Here's the story of "the making" of the EOV2000 system...

It was somewhere in 1998, a friend asked me to make her a steam distiller, just like the "classic" ones you see for sale on the internet here and there. So I built one just like this for her, basically copying classic textbook steam distillation designs similar to ones that my competitors currently use, except I used all glass and glass taper-joints instead of rubber hoses and stoppers:

The "classic-textbook" design goes like this;
You boil water in the left hand flask (photo below) and it creates steam.
The steam is piped into the bottom of the middle of the flask which holds the biomass or material to be steam distilled.
The vapors from that rise, go out the top, thru the angled condenser and to a catch-flask.
After the distillation is complete, the results are poured into a separatory funnel and the oil & water are allowed to separate,
then drained off into their respective containers.

Click the photo for more pics

I decided that since I was making this for her I ought to test it first and make sure it all worked properly. So I filled the bioflask with Rosemary, fired it up, and a couple of hours later saw a tiny blob of oil floating on top of the catch-flask. I then used the standard routine of pouring all the condensed water and oil into a separatory funnel and letting it sit a while, then I drained all the water out and finally the two drops of oil that were in there. In the end, the bioflask was still 1/4 full of water, the room smelled horribly strongly of Rosemary, the process had taken forever, produced very little oil, and was entirely frustrating. I immediately thought to myself, "nope, this can't be the right way to do this".

So I embarked on a few months of trial and error, redesigning the system from the ground up. I'd noticed in the first setup that the bioflask had condensed about 1/4 full of water by the time the run was over, and that was not good because it covered plant material rendering it undistillable, and wasted the boiling water. It (the bioflask) also took forever to get hot.
So I decided the bioflask should sit right on top of the steam generator, so it could receive it's steam directly without messy hoses, and any condensing water would just flow back into the boiler and be reused. This would also keep all the plant material from being covered with water thus undistillable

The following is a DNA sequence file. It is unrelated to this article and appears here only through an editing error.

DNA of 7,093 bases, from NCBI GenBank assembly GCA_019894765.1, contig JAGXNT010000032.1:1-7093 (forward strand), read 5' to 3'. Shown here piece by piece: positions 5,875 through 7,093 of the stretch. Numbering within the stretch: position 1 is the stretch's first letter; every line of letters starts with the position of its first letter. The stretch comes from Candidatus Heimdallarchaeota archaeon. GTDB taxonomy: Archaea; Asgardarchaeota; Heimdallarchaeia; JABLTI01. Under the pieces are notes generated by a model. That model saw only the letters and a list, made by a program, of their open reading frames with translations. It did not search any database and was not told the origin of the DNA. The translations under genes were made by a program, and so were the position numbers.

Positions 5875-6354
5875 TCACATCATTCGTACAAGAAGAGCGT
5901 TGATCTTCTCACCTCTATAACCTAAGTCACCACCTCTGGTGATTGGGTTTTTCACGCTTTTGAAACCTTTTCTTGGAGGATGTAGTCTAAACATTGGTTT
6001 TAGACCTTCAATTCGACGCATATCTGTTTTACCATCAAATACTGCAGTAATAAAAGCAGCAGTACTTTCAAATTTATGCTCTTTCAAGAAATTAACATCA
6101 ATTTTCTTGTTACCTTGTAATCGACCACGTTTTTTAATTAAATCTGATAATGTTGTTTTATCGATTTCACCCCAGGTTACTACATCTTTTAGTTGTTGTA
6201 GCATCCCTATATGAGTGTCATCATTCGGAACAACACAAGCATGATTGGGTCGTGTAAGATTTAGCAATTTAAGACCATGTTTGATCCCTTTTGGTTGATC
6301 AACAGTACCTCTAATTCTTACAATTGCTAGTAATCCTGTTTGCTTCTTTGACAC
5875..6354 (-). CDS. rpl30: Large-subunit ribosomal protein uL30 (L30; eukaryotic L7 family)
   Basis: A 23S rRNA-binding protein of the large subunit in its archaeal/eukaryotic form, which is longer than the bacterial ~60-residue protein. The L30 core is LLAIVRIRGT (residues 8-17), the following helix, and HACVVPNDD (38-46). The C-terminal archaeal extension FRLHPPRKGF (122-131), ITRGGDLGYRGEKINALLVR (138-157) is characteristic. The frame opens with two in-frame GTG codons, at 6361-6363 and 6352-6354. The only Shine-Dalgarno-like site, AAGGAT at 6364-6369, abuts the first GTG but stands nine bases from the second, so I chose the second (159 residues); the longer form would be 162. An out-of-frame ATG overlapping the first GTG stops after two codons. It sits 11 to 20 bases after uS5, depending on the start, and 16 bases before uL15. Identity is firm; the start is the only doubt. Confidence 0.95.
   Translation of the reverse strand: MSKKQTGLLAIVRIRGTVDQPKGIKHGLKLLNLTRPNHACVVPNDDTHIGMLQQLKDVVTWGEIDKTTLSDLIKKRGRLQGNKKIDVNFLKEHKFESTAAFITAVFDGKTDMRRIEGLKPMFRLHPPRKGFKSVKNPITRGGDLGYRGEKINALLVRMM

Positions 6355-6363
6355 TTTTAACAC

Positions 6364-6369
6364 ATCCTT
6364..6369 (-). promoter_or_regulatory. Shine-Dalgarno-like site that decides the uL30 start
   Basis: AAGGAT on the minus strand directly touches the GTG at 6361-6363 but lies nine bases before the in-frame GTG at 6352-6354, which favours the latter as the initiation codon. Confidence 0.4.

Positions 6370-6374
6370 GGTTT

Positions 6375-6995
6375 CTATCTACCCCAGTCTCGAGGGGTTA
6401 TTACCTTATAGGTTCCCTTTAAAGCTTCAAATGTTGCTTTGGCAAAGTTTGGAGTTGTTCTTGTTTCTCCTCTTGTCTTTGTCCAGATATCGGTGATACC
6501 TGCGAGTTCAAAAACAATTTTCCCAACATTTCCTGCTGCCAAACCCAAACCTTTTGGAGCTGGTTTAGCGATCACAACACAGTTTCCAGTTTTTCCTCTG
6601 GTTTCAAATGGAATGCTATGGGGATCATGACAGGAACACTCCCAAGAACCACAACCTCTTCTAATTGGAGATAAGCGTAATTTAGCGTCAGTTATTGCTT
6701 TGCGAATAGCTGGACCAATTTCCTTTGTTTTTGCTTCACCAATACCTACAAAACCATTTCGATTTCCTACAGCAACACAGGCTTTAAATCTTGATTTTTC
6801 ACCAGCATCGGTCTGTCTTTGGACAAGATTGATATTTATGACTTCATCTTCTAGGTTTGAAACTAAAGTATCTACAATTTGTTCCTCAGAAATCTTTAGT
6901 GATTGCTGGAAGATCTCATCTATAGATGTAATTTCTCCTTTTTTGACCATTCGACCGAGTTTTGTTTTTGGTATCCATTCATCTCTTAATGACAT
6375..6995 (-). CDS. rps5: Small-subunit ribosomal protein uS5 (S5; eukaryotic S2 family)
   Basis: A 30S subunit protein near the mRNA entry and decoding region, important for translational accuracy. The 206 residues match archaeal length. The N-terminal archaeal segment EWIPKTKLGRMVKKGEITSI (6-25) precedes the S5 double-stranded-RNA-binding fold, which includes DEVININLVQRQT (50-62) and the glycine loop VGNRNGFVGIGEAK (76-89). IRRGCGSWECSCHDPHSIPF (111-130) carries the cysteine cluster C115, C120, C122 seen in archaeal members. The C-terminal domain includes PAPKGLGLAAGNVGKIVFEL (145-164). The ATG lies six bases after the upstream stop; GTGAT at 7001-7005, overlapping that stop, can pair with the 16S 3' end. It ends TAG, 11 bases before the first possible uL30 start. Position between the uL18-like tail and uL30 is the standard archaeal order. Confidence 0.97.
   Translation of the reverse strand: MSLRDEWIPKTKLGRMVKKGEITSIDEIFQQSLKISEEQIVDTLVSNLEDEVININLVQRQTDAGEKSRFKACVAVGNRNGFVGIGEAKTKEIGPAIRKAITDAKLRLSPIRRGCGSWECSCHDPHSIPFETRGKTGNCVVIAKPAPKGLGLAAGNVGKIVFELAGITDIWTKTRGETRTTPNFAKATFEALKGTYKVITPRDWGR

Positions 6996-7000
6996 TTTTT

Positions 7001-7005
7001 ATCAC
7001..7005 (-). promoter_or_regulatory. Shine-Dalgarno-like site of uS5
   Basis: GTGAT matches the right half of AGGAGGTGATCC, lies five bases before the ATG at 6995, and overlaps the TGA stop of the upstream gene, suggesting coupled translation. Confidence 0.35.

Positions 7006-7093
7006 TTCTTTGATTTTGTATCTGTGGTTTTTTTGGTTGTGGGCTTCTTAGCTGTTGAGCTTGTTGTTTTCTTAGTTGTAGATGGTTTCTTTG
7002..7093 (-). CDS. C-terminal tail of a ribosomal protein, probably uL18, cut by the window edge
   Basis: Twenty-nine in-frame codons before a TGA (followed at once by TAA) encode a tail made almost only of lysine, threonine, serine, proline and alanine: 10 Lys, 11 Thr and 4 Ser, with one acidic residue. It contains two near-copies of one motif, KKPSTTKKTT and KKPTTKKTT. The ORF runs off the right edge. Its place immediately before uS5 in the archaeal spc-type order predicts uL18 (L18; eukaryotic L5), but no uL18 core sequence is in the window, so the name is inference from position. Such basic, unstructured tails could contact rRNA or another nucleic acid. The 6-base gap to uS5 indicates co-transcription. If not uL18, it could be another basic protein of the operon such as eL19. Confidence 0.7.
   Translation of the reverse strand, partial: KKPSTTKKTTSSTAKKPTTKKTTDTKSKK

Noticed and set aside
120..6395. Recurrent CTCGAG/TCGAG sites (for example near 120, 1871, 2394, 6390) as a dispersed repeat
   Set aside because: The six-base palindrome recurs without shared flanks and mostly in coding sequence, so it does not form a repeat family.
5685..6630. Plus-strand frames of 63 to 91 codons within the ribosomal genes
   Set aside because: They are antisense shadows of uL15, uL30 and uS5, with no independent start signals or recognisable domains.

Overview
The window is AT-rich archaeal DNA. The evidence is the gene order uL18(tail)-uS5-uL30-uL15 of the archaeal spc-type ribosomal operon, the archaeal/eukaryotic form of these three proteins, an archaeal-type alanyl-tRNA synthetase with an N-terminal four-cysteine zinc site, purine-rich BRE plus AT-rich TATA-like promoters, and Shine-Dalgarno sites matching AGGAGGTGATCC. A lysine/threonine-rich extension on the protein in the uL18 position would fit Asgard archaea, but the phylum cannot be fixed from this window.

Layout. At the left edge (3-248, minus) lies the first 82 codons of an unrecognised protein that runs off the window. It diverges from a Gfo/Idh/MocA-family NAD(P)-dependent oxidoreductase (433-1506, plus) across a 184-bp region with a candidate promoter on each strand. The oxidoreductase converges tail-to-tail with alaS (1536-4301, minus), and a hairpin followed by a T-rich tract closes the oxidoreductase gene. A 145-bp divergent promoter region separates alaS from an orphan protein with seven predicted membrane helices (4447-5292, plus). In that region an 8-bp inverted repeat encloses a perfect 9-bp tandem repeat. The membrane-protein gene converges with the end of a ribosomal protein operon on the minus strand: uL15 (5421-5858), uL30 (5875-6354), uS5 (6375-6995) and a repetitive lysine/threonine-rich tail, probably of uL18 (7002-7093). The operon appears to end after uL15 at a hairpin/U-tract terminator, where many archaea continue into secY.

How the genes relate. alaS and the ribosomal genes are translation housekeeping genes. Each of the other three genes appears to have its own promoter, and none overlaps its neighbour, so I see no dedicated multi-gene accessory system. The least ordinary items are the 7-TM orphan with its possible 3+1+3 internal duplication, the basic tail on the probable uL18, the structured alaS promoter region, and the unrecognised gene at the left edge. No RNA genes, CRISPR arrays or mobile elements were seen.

So here was the next round:

Click the photo for more pics

As you can see here, I also modified a separatory funnel with a side outlet and anti-siphon vent, so that it would constantly (and automatically) separate condensed water from the oil, allowing me to distill for much longer times without having to change the catch-flask, and more important, I wouldn't have to transfer the water/oil to a sep funnel once I was done- it is now already there!.

It was beginning to work extremely well!!
I obtained a LOT more oil this time, and the sep funnel modifications worked perfectly..
But I realized that the new sep funnl design should be small in diameter, so there wouldn't be such a big glass wall surface for "my precious" oil to stick to and be wasted on. But at this point I realized I was on the right track, because the yield was now in the neighborhood of 3-4 mL instead of 3-4 drops of the first attempt. !!!

The next trial was very funny... once I figured out that the bioflask should sit on top of the steam generator, I thought that it'd be neat to make a completly vertical system so it didn't take any counter space at all. So I created a 3 foot long vertical condenser that had a side-drain for the condensed liquids, and a top vent. It sat right on top of the bioflask.

I loaded up the bioflask with a full charge of rosemary, turned it on and called my wife down to see it go for the first time, and...uh-oh... the entire batch of vaporized oil went straight up and out the top, and not a drop of it condensed!! Talk about having to learn to love Rosemary the hard way... I figure I let almost 4 mL of pure vaporized oil out into my workshop...oops... !!
Well, at least that experience taught me to like Rosemary, which until then I didn't... because I had to live with it smelling VERY strongly in my daily workspace for almost two months!!

The Final Design:
With that, I realized that since running the condenser straight up didn't do a thing, and that running it at the angle you see in the photos above worked "kinda" ok but a lot of vapor escaped, that the way to do it was run the condenser straight down.
This does three things:
(1), the unit gets small again and doesn't sprawl all over the kitchen counter;
(2), it minimizes the connections required- no more angles and bends necesary because the receiver can just hang on the bottom of the condenser;
(3), and most important, It creates the maximum turbulence inside the condenser making it extrememly efficient... steam wants to rise but I've now forced it to go down, so it gets agitated and much more of it hits the condenser walls in a smaller space. This means more oil gets caught and condensed and less escapes.

All in all a few more refinements and I arrived at what you see now on my main webpage.
It was a very fun development process, and since then, the feedback from customers has been especially rewarding!

...Gary Stadler